Send to

Choose Destination
See comment in PubMed Commons below
Neuroendocrinology. 1995 Mar;61(3):276-83.

Estrogen receptor protein is differentially regulated in the preoptic area of the brain and in the uterus during the rat estrous cycle.

Author information

  • 1Department of Pharmacology and Psychiatry, University of Washington, Seattle.


A previous in situ hybridization study in our laboratory has shown that the level of estrogen receptor mRNA in the preoptic area of the brain varied during the rat estrous cycle and differed between the sexes. While these observations suggest that the receptor protein levels may also change, a direct measurement of receptor protein is required to substantiate this regulation. The present study utilized a quantitative Western blot method to evaluate changes in the total content of estrogen receptor protein in the cycling female and intact male preoptic area and to compare changes in the brain with those which occur in the uterus. Tissue samples from brain and uterus were homogenized, separated by electrophoresis, and transferred to membranes. Estrogen receptor was then detected with two different antibodies, ER-715 and H-222, using a chemiluminescent Western blot assay to generate film autoradiographic images. A 66-kD band in tissue samples from brain and uterus was evaluated. Densitometric analysis of autoradiograms detected significant alterations in estrogen receptor content over the estrous cycle, with brain levels being highest during metestrus, attenuated on diestrus, and lowest during proestrus and estrus. A comparison of the male and female preoptic area revealed that the level of estrogen receptor in the cycling female was significantly higher than in the male. In contrast, the uterine estrogen receptor content was low during metestrus, diestrus, and estrus and elevated on proestrus. These results suggest that expression of the estrogen receptor in the preoptic area changes during the estrous cycle and is greater in the female than the male brain.(ABSTRACT TRUNCATED AT 250 WORDS)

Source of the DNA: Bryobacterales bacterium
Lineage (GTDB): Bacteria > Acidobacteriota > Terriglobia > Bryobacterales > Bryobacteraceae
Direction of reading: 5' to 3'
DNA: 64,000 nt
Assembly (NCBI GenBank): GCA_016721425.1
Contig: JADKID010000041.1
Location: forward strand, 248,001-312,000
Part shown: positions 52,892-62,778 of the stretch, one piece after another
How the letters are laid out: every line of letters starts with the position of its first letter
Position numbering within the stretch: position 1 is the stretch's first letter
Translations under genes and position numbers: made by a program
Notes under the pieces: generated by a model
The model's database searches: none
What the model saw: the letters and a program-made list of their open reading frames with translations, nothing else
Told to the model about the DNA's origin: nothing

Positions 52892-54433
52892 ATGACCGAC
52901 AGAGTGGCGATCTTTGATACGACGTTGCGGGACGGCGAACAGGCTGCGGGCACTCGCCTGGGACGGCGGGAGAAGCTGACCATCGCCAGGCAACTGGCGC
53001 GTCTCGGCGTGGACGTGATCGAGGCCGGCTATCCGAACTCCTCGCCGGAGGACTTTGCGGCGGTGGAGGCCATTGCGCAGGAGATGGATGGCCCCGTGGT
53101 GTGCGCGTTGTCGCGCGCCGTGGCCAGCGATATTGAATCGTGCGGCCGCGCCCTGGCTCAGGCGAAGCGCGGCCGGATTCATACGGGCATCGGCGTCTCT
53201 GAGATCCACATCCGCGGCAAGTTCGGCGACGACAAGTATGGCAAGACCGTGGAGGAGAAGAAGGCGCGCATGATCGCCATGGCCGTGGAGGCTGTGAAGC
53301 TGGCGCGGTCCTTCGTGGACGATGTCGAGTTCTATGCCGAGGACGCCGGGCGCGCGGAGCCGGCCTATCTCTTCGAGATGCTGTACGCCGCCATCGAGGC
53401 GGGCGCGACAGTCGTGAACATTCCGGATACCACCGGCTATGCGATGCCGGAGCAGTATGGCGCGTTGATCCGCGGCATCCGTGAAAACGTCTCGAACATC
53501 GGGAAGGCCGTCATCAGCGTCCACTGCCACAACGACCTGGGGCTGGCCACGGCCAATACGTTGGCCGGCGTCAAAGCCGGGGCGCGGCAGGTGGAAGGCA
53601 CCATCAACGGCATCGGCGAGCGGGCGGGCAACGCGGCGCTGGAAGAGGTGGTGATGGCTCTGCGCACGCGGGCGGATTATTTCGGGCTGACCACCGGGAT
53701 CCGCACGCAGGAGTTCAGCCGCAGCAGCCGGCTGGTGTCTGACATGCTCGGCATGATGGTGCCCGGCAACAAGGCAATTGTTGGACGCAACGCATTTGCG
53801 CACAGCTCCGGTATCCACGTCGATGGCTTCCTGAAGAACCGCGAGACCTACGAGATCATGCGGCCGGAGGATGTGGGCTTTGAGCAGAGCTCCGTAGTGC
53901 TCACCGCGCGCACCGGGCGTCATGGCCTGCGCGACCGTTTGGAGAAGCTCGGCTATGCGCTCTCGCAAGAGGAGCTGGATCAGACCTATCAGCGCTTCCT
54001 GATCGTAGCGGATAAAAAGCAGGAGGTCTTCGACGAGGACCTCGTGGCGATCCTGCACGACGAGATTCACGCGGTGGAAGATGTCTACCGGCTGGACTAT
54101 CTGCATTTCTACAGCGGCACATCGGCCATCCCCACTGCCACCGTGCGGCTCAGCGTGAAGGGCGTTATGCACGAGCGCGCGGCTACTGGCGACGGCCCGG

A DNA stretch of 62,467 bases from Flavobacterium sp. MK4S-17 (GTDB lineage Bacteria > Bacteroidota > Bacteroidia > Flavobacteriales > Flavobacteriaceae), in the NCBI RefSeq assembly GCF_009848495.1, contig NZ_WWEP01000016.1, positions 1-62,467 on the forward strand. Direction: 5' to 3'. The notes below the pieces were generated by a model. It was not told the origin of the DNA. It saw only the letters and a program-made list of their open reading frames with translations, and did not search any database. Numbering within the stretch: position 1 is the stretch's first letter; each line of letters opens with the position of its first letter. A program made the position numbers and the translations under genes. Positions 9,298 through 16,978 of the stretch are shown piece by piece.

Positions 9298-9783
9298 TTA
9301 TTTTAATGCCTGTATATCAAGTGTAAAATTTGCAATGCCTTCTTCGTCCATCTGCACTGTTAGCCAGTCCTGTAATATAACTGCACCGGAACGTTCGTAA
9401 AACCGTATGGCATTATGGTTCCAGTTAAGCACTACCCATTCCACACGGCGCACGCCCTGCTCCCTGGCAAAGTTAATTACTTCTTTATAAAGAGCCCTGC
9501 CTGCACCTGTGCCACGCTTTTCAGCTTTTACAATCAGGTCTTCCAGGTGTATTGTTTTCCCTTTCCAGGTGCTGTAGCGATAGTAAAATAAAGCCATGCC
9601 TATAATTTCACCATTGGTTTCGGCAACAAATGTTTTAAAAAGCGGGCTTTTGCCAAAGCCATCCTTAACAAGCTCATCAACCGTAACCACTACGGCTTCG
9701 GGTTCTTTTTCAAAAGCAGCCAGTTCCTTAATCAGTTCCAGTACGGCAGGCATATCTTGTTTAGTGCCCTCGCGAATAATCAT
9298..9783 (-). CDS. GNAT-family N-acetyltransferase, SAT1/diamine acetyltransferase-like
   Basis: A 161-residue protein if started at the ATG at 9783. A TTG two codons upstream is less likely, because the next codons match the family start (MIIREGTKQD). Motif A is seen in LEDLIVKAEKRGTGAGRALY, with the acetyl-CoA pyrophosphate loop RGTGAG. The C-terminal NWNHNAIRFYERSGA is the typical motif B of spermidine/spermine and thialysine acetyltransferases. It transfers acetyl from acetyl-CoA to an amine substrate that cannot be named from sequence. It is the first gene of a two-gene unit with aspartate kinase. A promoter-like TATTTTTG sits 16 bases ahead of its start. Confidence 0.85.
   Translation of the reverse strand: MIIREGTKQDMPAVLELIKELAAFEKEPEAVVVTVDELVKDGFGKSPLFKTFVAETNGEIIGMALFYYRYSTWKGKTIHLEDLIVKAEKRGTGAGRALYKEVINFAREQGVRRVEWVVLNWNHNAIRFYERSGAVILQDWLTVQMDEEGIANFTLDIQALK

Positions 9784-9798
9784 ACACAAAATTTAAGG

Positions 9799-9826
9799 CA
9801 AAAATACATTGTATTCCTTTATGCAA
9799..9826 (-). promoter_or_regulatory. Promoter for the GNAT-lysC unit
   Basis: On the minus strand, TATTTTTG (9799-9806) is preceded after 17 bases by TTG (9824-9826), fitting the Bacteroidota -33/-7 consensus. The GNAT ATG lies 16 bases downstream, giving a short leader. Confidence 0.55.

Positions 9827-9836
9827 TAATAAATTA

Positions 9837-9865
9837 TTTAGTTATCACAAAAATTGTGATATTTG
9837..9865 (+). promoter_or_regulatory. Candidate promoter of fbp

[PubMed - indexed for MEDLINE]
PubMed Commons home

PubMed Commons

How to join PubMed Commons

    Supplemental Content

    Loading ...
    Write to the Help Desk